Spoonface Steinberg Review

A play about an 8-year old autistic girl dying from cancer sounds like a recipe for a melancholy night out, but Spoonface Steinberg is actually entirely the opposite: uplifting, clarifying and hopeful.

Peel The Limelight have never been a production company to shy away from difficult topics and unusual plays (see last year’s How I Learned To Drive as a prime example) and Spoonface Steinberg, presented as part of the 2017 Bangkok Theatre Festival, is yet another gem in their repertoire.

Written by Lee Hall — who would later go on to write Billy Elliot — Spoonface Steinberg is about a young girl with autism who is eventually diagnosed with an incurable cancer that she will most certainly die from.

Nicknamed Spoonface for her perfectly round face, she narrates the entire play as a monologue from her bedroom, telling the audience all about her special brain, her aptitude with ‘the numbers and the dates’, and filling us all in on the story of her 8 years in this world.

Spoonface is first and foremost an observer. Through her eyes and voice, we learn about the struggles of her young parents as they deal first with her condition and later her disease.

Her father’s affairs and her mother’s attachment to the vodka bottle are told completely matter-of-fact, without commentary from Spoonface, and she tells us often of how people cry around her and about her — whether it’s her mother lamenting the fact that she’s a ‘poor girl’, her father’s late night crisis, her doctor, or even the cleaner, Mrs Spud.

No crying for Spoonface though. While she has moments of fear and upset — the prospect of being zapped during radiotherapy and going in ‘the tube’ at the hospital — she never indulges in self pity or reflection. She’s an incredibly likeable character and easy to watch for the duration of the play: honest, disarmingly naive, funny and thought-provoking.

spoonface steinburg bangkok theatre festival

The hour-long monologue is so dense and so perfectly acted here that we get a full picture of Spoonface’s life and the lives of those around her — even though it’s just her, in this one small room.

She isn’t only telling her story in Spoonface Steinberg:  interspersed throughout are her musings on the opera she loves so much, the divas that sing it, and her thoughts on more existential topics: the Holocaust, religion and, inevitably, her own death.

The fact that this is Spoonface’s inner monologue — rather than just a naturalistic play following Spoonface and her family — adds a huge amount of pathos and emotional depth. Considering the running time is only around an hour, it packs just as much of a punch as a play double in length.

Much of this is down to the very skilled performance of Claire Stanley as Spoonface, who fully embodies the character both physically and vocally. Her gentle northern English accent is the perfect canvas for Spoonface’s narrative, which manages to one minute deliver charmingly funny observations on the outside world with some really quite devastating truths on the human condition the next.

‘Out of the mouths of babes…’ people say, and this is certainly true with Spoonface. She is all front and honesty — what you see is what you get. It’s refreshing to see topics that are normally shied away from by adults be tackled so earnestly by a child.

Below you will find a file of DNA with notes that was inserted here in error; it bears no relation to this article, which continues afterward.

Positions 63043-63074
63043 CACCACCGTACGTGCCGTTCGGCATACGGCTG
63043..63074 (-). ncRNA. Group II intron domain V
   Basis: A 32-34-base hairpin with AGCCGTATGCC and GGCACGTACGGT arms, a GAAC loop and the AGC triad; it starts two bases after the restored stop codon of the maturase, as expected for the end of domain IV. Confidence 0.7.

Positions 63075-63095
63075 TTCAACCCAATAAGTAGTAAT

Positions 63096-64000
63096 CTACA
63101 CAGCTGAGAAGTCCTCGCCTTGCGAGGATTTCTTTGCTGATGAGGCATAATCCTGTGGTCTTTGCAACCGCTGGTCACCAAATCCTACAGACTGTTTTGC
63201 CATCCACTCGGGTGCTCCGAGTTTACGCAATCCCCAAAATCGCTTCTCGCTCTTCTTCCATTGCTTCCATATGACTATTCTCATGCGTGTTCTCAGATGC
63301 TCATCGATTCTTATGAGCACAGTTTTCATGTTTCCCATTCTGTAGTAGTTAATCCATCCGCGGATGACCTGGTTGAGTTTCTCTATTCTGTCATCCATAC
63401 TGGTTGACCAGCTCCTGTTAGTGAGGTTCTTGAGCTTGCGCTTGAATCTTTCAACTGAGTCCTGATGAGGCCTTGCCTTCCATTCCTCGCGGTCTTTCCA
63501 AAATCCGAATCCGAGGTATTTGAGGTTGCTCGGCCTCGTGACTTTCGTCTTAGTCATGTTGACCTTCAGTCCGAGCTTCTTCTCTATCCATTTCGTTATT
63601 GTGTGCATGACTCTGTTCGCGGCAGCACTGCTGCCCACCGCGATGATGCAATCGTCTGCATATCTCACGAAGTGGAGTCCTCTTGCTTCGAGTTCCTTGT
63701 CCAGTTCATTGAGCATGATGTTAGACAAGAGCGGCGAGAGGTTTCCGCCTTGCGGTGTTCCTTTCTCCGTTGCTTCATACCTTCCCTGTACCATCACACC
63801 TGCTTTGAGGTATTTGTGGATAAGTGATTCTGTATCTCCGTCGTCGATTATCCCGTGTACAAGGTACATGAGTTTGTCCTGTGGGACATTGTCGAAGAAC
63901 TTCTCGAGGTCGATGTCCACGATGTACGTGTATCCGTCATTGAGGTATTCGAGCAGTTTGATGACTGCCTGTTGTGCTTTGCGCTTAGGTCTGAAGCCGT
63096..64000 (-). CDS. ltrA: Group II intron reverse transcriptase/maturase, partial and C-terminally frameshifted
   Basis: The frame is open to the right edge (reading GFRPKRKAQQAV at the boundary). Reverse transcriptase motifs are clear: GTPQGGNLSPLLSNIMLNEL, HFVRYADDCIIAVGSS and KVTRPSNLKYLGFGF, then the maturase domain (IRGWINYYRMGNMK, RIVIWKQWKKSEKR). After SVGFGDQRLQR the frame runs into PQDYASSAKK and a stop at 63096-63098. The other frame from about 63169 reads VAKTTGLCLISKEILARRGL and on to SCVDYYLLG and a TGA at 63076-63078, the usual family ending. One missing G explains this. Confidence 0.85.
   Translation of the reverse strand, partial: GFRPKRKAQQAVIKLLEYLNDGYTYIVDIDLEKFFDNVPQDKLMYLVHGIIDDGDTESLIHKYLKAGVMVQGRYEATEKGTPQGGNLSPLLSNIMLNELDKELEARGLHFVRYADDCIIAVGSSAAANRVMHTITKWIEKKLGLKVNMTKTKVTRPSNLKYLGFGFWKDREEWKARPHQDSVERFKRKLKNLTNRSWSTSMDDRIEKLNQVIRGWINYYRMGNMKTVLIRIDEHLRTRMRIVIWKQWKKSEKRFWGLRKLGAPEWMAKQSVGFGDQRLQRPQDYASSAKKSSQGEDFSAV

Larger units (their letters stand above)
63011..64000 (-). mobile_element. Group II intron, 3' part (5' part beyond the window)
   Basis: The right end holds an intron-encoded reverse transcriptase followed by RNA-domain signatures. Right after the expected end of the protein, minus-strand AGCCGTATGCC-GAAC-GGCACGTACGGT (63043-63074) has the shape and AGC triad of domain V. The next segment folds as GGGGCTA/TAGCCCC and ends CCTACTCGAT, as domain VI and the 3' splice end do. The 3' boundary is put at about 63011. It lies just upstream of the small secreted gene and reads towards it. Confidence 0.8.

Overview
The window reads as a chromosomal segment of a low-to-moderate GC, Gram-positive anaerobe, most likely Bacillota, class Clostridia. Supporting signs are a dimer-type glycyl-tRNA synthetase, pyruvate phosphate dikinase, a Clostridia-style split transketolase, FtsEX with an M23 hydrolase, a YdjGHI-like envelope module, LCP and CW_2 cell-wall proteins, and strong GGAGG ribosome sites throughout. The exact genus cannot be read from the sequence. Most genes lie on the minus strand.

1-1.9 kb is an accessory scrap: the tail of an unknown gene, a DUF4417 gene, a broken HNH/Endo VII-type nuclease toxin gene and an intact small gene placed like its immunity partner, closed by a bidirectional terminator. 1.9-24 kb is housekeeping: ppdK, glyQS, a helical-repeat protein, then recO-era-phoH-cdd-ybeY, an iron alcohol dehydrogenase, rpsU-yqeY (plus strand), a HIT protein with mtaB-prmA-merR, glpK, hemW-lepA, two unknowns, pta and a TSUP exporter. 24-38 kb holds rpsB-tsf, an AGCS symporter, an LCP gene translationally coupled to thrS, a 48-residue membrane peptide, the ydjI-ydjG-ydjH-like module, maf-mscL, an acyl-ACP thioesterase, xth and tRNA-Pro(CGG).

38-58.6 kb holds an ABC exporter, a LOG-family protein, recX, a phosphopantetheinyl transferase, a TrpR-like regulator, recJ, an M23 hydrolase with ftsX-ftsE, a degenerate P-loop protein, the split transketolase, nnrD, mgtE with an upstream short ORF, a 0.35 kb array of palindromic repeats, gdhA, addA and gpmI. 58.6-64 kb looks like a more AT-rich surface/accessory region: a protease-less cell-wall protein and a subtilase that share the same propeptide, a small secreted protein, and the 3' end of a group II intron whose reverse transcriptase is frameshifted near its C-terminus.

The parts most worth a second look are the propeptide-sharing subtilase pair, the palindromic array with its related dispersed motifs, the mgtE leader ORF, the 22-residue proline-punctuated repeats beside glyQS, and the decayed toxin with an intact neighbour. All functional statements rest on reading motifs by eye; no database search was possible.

Physically too, Stanley is utterly believable as an 8-year old girl with autism. From her child-like scrambling around the bed, careful arrangement of her blanket and almost absentminded cataloguing of her legos by colour, the character is never overplayed or caricatured.

One of the greatest strengths of the script and Stanley’s acting is that being autistic is treated not as a tragedy by Spoonface, but simply as a an example of our human differences. Having a ‘special brain’ is how she understands why her brain works differently to others, and why she’s so good at numbers when Mrs Spud, for instance, is so good at cleaning toilets. People are different.

There’s a clear distinction made between her autism and her cancer. The autism isn’t why she’s sick — in fact, that’s practically irrelevant. It’s just part of who she is. Her cancer has made her sick.

spoonface steinberg in bangkok

Towards the end of the play, Spoonface talks more candidly about the fact of her imminent death and the concept of what comes at the end.

Once again, we see her tackling truths that many adults daren’t uncover: why are we scared of nothingness after death when there was only nothingness before we were born? ‘Death is less than nothing,’ she concludes, again in that charming matter-of-fact manner of hers.

This purity and clarity is both confronting and incredibly uplifting. Spoonface is ultimately a figure of hope for humanity — even when everyone around her is crumbling.

At the start of play, we see Spoonface wishing that she could die like the heroines of opera do: singing their last refrain in their final breaths, thus preserving a little piece of beauty in the world as they leave it. I hope Spoonface realises that in leaving the world with this monologue, she too is leaving a piece of beauty as she dies.

Spoonface Steinberg by Peel The Limelight is a touching, humanizing and ultimately inspiring performance that we would urge Bangkokians to see before it closes.

Will there be a tear in your eye for the wonderful Spoonface by the end? We’d bet good money on it.

  • Dates: November 9-19 (no shows on Monday 13, Tuesday 14 or Wednesday 15)
  • Time: 7.30pm (60 minutes run time)
  • Venue: Spark Drama on the 2nd floor of Jasmine City Building, on the corner of Sukhumvit Road with Soi 23
  • Public Transport: 5 minute walk from BTS Asoke and MRT Sukhumvit
  • Price: 600 THB adults, 500 THB students (discount for groups of 10 or more)
  • Buy tickets at peelthelimelight.com

Have you seen Spoonface Steinberg yet?


Photos courtesy of Peel The Limelight



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